Uber drivers ruling will disrupt business world, say experts

The ruling that Uber’s 60,000 drivers can be legally classified as workers will send shockwaves around the business world. 

The UK Supreme Court’s landmark ruling, legally classifying Uber drivers as workers rather than self-employees, is set to disrupt the business world in areas ranging from insurance issues to a flood of cases to employment tribunals, observers are predicting.

The precedent set by the ruling “really has the momentum to affect not just those who work for Uber but the nearly 5m workers in the UK that are employed in the ‘gig economy’”, said Kate Hindmarch, partner in employment law at Langley’s solicitors.

Tania Bowers, legal counsel for the Association of Professional Staffing Companies (APSCo), said that the ruling flags up the need for “an overhaul of employment status” to remove the “current differentiation in law between employment status for rights and taxation. Despite… [the] judgement, an overhaul of employment status is long overdue.”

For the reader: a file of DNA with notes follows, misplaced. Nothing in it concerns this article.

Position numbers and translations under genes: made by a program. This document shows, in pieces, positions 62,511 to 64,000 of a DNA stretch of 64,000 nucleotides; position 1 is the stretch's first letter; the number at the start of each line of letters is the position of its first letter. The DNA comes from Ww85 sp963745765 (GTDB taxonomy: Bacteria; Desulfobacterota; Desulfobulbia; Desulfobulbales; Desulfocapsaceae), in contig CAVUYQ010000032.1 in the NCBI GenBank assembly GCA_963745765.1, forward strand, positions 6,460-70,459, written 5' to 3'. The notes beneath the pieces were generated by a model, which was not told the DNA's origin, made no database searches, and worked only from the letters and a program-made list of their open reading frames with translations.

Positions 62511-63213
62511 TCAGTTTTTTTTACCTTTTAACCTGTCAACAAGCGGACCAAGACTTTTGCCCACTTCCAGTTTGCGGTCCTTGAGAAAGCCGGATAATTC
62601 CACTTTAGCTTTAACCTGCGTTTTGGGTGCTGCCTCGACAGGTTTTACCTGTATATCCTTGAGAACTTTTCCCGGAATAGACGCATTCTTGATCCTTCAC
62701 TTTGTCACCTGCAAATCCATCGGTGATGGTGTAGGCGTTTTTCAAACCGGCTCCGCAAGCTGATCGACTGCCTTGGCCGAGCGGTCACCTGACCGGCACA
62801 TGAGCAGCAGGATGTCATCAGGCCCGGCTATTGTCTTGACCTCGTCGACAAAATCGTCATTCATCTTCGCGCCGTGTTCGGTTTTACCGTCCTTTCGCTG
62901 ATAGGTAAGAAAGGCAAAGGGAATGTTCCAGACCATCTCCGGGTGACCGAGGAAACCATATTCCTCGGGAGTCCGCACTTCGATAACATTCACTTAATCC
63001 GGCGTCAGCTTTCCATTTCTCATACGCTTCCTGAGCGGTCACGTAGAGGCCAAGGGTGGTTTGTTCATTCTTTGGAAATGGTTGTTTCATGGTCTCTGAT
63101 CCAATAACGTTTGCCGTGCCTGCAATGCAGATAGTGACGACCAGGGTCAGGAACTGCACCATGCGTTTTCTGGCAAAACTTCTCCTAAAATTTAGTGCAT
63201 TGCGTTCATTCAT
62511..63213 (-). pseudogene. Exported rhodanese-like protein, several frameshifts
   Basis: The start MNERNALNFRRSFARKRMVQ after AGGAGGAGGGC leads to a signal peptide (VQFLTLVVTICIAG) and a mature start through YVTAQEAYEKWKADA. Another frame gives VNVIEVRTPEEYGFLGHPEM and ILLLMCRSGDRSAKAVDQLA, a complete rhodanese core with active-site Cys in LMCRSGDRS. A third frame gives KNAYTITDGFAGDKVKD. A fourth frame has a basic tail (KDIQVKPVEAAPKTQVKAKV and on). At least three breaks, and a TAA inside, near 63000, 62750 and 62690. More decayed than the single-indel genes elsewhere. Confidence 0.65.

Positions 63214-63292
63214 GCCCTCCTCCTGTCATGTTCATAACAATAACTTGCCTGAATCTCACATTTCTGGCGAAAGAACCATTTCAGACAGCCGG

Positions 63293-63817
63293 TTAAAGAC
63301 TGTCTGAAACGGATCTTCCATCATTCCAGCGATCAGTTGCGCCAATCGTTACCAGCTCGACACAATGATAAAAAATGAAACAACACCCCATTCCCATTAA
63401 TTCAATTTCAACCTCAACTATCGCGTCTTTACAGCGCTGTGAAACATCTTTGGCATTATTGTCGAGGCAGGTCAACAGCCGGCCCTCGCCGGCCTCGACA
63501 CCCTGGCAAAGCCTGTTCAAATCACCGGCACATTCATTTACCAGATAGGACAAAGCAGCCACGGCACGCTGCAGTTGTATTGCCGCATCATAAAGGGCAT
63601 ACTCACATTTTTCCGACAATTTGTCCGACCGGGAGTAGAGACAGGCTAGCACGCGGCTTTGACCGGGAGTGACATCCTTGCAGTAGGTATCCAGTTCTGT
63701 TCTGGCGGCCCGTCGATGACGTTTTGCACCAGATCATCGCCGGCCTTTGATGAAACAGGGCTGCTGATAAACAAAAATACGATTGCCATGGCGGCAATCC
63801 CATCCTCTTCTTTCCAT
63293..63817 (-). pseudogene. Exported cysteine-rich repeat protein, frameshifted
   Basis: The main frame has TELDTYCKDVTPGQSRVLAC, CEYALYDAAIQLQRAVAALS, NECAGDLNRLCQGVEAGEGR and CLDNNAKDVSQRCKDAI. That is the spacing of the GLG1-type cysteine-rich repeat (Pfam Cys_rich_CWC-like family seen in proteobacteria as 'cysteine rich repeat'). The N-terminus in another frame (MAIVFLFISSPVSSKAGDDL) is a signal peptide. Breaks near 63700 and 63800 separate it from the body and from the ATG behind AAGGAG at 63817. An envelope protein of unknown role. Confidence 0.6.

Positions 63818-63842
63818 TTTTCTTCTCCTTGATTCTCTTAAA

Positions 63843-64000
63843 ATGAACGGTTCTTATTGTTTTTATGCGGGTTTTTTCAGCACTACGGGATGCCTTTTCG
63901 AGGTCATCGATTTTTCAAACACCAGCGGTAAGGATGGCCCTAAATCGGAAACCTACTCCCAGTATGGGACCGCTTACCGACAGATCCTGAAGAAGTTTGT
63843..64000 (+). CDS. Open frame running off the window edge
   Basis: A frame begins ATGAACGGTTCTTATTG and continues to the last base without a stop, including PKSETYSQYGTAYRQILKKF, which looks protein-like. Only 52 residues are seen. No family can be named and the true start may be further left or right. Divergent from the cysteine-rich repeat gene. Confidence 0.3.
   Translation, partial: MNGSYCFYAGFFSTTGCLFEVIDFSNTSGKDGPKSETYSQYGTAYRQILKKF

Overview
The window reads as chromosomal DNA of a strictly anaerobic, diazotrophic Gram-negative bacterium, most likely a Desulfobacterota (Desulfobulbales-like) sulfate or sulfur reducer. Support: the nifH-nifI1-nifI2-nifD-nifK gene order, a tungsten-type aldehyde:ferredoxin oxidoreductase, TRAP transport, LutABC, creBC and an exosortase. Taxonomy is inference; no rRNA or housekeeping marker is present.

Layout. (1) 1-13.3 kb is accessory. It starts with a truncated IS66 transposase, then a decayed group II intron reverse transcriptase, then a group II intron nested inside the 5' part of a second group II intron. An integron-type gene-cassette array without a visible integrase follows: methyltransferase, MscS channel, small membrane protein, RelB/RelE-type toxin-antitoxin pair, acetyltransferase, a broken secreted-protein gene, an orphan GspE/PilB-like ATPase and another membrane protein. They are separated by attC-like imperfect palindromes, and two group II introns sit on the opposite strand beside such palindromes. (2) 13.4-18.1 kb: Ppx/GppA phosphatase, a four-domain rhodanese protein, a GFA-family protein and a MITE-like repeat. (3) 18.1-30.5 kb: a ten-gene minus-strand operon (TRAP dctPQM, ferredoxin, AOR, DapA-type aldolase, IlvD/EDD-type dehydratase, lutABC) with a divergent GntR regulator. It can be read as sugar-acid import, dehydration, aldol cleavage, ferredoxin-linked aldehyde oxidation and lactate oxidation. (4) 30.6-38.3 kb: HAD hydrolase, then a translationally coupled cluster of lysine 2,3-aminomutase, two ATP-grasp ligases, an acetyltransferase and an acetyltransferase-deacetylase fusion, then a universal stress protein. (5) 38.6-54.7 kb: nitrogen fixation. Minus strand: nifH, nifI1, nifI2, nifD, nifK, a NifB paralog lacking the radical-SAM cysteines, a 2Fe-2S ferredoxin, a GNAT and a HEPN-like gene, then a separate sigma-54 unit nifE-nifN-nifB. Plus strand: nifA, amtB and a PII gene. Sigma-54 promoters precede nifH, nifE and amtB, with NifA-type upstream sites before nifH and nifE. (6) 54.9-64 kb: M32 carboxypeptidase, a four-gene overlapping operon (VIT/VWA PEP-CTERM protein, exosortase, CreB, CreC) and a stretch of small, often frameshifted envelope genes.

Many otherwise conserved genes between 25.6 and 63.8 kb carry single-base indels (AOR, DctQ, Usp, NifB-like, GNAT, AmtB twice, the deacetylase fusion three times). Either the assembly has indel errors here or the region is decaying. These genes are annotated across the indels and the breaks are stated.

She went on to say: “While the position on employment rights for workers is now clearer, in that the ruling states drivers are entitled to be paid at least the National Minimum Wage for the time they are available to work and not just when they are driving passengers, there is still the anomaly of a different employment status for tax purposes – and there is no definition of a worker status for tax.”

The UK is not the only place where the transportation company and the status of its drivers have come under scrutiny by the courts. Alan Lewis, partner with Constantine Law, pointed out: “In March 2020, for instance, a French court decided that Uber drivers were not self-employed. In UK law, there is employee, worker or self-employed status. In French law, there is no separate worker status, so the court ruled that Uber drivers were employees.”

The ruling paves the way for other Uber UK drivers to now bring similar legal cases “and could have a ripple effect on millions of gig workers”, said Colin Fitzgerald, distribution director, group protection, Legal & General. 

“This represents a significant opportunity for collaboration across the group protection industry to help all workers, whose needs and budgets may be flexible to put in place essential protections – in terms of life, income protection and critical illness cover.”

Fitzgerald went on to say: “This will require insurers and intermediaries alike to also adapt to changing ways of working to respond to challenges that the products lack flexibility and are not always budget friendly.”

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